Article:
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Poshmark is bringing secondhand goods to livestream shopping, providing a way for secondhand apparel to go straight from a closet to an internet auction.
The news: Fashion-focused resale marketplace Poshmark rolled out its first live shopping feature that allows sellers to conduct auctions for secondhand items on video. Available in the U.S. and Canada, Posh Shows aims to make selling “simple and social” on a platform that has a community of 100 million people.
What are the features? Poshmark detailed the following:
Auctions: Sellers go live and conduct auctions to sell items. They can set the pace, and Posh Shows offers tools for real-time communication.
Go live now: Posh Shows is designed to make it easy to get started. A feature called Quick List allows people to list and go live “on the fly,” according to Poshmark. Hosts can tap Poshmark’s shipping service, payment options, customer support and authentication services.
Merchandising and discovery tools are designed to match sellers and buyers. Hosts can also add Show Tags to make their auctions more discoverable.
Sell Together is a feature that allows hosts to auction items from other people’s closets. This means that sellers can also curate their shows. “This community-based approach fuels a continuous growth engine that allows every seller to succeed, bolstering social connections and scaling the live shopping experience to everyone,” Poshmark said.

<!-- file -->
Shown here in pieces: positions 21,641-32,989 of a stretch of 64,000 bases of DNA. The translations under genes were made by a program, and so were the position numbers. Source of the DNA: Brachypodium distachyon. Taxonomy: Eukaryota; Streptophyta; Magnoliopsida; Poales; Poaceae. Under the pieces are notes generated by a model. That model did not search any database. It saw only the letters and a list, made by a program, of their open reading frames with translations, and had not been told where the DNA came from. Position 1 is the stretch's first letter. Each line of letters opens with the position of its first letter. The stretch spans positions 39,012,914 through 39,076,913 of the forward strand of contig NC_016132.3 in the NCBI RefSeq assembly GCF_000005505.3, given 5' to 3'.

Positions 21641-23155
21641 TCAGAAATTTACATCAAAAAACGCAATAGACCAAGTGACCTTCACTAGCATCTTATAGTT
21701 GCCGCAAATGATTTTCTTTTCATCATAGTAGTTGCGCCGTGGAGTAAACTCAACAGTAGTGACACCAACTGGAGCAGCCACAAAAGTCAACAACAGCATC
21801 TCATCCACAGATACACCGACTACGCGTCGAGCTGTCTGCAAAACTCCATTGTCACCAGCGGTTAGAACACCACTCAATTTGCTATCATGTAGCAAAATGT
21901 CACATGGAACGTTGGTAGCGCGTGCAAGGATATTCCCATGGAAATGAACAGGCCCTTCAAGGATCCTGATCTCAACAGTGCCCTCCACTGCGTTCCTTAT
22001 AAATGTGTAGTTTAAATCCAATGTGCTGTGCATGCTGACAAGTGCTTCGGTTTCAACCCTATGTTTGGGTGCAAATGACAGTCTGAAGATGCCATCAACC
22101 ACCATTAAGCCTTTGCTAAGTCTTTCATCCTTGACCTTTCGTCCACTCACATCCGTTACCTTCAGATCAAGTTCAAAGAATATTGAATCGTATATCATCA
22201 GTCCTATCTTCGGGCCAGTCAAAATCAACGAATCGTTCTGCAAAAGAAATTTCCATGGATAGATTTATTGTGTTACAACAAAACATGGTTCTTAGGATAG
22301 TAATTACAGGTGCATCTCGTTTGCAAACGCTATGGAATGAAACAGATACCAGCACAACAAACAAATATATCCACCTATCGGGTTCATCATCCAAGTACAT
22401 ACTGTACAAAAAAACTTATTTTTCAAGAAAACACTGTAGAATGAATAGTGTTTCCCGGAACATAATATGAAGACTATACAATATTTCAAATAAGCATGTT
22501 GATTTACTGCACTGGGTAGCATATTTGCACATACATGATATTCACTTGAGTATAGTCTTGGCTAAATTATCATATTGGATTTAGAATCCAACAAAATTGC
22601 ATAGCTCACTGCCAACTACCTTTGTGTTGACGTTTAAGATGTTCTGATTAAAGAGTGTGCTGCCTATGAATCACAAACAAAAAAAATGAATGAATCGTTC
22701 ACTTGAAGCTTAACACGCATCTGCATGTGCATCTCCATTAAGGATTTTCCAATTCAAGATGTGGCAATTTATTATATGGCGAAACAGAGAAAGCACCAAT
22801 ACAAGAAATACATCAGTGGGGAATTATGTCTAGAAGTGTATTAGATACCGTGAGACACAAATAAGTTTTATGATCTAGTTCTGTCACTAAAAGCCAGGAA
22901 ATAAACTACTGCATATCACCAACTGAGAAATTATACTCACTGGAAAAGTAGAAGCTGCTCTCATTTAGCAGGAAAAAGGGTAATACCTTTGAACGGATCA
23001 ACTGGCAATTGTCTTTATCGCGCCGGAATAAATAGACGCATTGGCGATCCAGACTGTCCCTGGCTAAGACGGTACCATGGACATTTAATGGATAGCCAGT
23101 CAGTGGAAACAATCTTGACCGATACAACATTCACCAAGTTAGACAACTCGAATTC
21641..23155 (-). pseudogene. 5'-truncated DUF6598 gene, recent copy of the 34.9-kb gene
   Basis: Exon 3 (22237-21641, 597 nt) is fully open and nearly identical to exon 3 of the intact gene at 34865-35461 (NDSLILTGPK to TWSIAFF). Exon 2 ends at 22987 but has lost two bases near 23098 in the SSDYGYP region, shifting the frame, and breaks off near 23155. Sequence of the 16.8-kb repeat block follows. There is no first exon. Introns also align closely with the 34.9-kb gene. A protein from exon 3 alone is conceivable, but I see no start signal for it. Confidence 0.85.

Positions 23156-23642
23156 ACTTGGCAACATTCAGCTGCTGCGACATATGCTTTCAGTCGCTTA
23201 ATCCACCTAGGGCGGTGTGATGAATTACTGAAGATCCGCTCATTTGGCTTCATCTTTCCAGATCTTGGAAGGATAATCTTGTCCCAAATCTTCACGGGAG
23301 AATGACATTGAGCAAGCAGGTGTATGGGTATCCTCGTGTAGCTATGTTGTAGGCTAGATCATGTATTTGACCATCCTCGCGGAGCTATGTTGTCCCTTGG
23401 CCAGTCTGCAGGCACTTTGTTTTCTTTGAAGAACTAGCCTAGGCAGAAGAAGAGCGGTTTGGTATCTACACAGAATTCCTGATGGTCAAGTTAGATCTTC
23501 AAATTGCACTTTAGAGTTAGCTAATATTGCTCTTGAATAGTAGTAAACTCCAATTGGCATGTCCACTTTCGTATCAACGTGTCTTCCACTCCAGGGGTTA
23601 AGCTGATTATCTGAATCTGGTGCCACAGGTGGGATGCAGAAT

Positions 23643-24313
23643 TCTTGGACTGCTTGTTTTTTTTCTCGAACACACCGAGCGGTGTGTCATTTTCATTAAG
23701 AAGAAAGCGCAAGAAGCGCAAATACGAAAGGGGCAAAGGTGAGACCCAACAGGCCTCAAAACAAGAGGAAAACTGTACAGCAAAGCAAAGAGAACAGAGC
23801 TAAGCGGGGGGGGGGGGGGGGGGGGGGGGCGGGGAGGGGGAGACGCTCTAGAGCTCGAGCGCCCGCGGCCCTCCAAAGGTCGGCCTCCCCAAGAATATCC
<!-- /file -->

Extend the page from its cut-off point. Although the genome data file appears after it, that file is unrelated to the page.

How’s it going so far? Launched internally to Poshmark in the fourth quarter of 2022, Posh Shows has already hosted more than 100,000 sessions, and buyers have placed 4 million bids. The early interest demonstrates the potential for live commerce to move into resale.
Key quote from Poshmark CEO Manish Chandra: “Poshmark was designed from day one to create a shopping experience built around community and real-time social interactions, making it the ideal destination for live commerce. Since we began testing, our community has embraced this interactive and fun approach to shopping, energizing our marketplace, transforming the experience on Poshmark, and strengthening the human connections that are the foundation of our business."
What it says about ecommerce
Going live: Will live shopping take off in the U.S., like it did in China? That’s now the question at the heart of every new launch and piece of news about livestreaming. Both sides have a point:, Facebook and Instagram each shut down live shopping features in the last six months, while YouTube and TikTok appear to be embracing the format. Even so, there have been a steady stream of rollouts for new live shopping features, from eBay’s collectibles-focused platform to the new QVC owner-backed app sune. Poshmark’s rollout demonstrates that platforms still see promise in a format that allows sellers to directly interact with shoppers.